Small Steps: The Surest Way to Success

What is your big, worthy goal for the next month, quarter or year?

Do you know what the next step is to reach your goal?

How can you divide it into smaller, doable actions you can take?

At the end of the year and the start of a new one, we tend to reflect on accomplishments and think about aspirations.

There’s nothing wrong with keeping the status quo if it works for you. Constantly striving for the next big thing is no better than leading a simple, satisfying life.

But like all human beings, you probably have a wish or a dream that has yet to come true. A wish or a dream is not a goal until you have a plan of action. And a plan of action is not made until you define the next steps.  And the next steps are not done until you actually complete them.

In episode 44 of The Incrementalist, you will learn: 

1. When you have a high, hard goal that you want to reach in the next year, 5 years, or 10 years, lack of motivation is not the biggest issue. Usually, what holds you back is lack of clarity on what you need to do or lack of ability to take the necessary action.

2. With the Incrementalist approach, you can achieve big things with little resistance and less friction. 

3. The first principle is to get clear on your priority or priorities. 

  • The projects that are important but are not urgent often get neglected, but they are the ones that will get you to the next level. 
  • Discover your own purpose and your reason for being. While you can look to successful people for inspiration, they are not you and you are not them. You will have to carve out and follow your own path to feel truly successful.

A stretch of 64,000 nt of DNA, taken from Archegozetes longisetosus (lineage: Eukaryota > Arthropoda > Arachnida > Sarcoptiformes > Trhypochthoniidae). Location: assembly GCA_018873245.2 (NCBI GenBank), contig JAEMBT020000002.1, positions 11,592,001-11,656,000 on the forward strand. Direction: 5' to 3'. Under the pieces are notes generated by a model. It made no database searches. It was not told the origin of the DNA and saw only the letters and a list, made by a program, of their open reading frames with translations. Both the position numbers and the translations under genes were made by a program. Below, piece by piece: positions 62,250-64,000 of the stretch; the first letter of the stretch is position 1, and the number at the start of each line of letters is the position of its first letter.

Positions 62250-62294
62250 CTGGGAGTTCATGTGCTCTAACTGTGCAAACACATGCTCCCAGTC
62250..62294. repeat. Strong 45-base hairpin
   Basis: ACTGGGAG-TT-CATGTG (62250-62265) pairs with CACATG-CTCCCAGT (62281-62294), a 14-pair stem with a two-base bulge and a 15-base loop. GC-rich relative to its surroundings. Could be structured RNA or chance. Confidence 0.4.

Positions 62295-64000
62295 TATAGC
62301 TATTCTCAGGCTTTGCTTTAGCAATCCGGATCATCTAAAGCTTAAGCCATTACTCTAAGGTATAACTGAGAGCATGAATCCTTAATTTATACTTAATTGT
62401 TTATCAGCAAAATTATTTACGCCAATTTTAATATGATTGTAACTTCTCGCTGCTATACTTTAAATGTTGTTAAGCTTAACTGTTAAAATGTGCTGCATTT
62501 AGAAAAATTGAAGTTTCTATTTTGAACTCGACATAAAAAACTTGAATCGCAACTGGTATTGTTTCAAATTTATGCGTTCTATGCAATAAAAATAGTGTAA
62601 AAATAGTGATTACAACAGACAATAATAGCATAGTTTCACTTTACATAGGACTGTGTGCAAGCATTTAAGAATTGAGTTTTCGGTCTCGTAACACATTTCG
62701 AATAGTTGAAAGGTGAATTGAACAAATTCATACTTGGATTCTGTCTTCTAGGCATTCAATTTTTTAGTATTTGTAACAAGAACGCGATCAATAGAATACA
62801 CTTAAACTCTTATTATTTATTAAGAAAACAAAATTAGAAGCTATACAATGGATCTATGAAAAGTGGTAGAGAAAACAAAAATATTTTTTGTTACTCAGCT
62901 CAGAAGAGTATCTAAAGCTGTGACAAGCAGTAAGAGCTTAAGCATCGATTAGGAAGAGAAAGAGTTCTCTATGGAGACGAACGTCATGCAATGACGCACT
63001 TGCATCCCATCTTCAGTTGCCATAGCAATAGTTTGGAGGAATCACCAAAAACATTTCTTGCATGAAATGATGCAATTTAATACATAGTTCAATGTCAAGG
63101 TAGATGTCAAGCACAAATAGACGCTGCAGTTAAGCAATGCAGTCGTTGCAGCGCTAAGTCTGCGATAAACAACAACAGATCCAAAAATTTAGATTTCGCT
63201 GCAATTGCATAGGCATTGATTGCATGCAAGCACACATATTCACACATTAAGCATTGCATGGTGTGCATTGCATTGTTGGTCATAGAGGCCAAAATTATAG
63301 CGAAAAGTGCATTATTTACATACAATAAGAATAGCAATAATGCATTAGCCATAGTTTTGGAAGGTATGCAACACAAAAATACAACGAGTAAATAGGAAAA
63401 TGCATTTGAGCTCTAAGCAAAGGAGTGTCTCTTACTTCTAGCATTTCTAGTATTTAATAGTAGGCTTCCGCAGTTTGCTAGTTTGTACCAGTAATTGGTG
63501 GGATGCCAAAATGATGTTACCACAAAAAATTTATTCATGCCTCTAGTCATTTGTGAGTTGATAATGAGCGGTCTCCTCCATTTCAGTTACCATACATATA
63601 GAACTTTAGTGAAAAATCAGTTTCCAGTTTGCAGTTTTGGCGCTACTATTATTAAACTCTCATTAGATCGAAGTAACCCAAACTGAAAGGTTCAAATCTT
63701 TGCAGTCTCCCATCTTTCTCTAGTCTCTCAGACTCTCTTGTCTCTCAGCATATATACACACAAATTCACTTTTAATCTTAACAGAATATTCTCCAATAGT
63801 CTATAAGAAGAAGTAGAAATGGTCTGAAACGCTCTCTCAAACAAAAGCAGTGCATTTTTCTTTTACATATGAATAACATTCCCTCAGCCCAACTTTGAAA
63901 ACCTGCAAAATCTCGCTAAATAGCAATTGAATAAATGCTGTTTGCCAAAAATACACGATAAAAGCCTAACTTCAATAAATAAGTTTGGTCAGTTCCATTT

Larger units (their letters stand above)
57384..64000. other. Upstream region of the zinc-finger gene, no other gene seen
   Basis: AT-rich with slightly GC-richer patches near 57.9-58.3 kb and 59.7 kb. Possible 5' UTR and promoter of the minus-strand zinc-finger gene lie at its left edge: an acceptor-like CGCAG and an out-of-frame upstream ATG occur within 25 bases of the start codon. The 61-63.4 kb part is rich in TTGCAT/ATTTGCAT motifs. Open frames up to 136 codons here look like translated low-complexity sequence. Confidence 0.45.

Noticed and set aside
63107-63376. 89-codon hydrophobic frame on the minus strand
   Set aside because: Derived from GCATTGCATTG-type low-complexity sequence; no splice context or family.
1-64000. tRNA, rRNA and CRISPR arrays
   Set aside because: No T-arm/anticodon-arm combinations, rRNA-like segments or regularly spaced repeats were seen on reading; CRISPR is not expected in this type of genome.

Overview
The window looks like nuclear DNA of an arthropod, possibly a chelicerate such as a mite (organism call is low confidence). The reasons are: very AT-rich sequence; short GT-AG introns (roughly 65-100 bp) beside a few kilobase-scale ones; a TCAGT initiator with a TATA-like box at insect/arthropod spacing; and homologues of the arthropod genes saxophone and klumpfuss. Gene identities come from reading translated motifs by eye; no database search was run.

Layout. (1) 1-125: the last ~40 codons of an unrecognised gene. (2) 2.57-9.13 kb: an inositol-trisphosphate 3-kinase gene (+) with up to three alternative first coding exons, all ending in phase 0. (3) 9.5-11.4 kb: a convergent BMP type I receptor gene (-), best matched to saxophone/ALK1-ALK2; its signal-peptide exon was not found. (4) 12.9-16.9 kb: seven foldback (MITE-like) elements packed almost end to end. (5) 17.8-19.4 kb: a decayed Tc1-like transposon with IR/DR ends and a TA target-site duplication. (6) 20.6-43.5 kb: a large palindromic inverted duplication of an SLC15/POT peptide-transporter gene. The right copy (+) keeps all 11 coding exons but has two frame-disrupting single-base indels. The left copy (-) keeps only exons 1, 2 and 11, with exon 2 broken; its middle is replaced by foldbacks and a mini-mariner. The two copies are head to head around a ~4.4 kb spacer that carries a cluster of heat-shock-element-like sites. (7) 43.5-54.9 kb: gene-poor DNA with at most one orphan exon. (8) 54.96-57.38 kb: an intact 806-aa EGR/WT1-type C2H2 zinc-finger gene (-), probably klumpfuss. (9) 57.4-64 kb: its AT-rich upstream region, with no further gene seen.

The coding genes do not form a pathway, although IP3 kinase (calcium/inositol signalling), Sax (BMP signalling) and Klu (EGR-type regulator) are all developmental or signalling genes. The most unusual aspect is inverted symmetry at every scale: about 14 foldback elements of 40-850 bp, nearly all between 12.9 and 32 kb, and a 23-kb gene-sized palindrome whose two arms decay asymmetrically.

4. The second principle is to break down the big goal into actionable, manageable steps. 

  • To grow, develop and transform, you want to move out of your comfort zone. But if a project is too hard, you lose steam and give up. And if it’s too easy, you get bored. 
  • Challenges need to be within the optimal zone of difficulty. 
  • The Goldilocks Rule says we have peak motivation when we tackle tasks that are just right for our current skill set.  
  • The right level of stress is 7 out of 10, where you succeed most of the time, but need to pay attention to what you’re doing. 
  • The sweet spot is where the challenge is 4% greater than your current skill level (not a whole lot, but outside your comfort zone). 
  • The 1 Percent Rule says that over time, the rewards in a given field will accrue to the people, teams and organization that maintain a slight edge over the competition. A 1% improvement every day, repeated over time, leads to disproportionate rewards. 
  • Building good habits is essential. Make the new behavior tiny by taking a starter step or scaling back. 

5. The third principle is to set a time block to do the important thing. 

  • Protecting time for the next step goes beyond making a to-do list. You decide when exactly you will do a task, in what context and under what circumstances, and for how long. 
  • Time blocking and time boxing encourage you to take deliberate action and reduce distractions and interruptions. 

6. The fourth principle is to synch with your natural rhythm. 

  • Match your energy and focus level with the task at hand. 
  • Deep work requires high focus and vigilance. 
  • Creative projects require a relaxed and insightful mood. 

7. The fifth principle is to rest and recharge.

  • Necessary rest prevents you from burning out.
  • Deliberate breaks keep the fire burning. 

To listen to episode 44, Small Steps: The Surest Way to Success, click here. If you prefer to read the transcript, go here. Subscribe to The Incrementalist at Apple Podcasts or other apps.

If you’re a visual learner, watch the video on episode 44 on the new YouTube channel

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Dyan Williams is a productivity coach who helps working parents, lawyers, small business owners and other busy people turn their ideas into action, reduce overwhelm, and focus on what truly matters. She is also a solo lawyer who practices U.S. immigration law and legal ethics at Dyan Williams Law PLLC. She is the author of The Incrementalist: A Simple Productivity System to Create Big Results in Small Steps.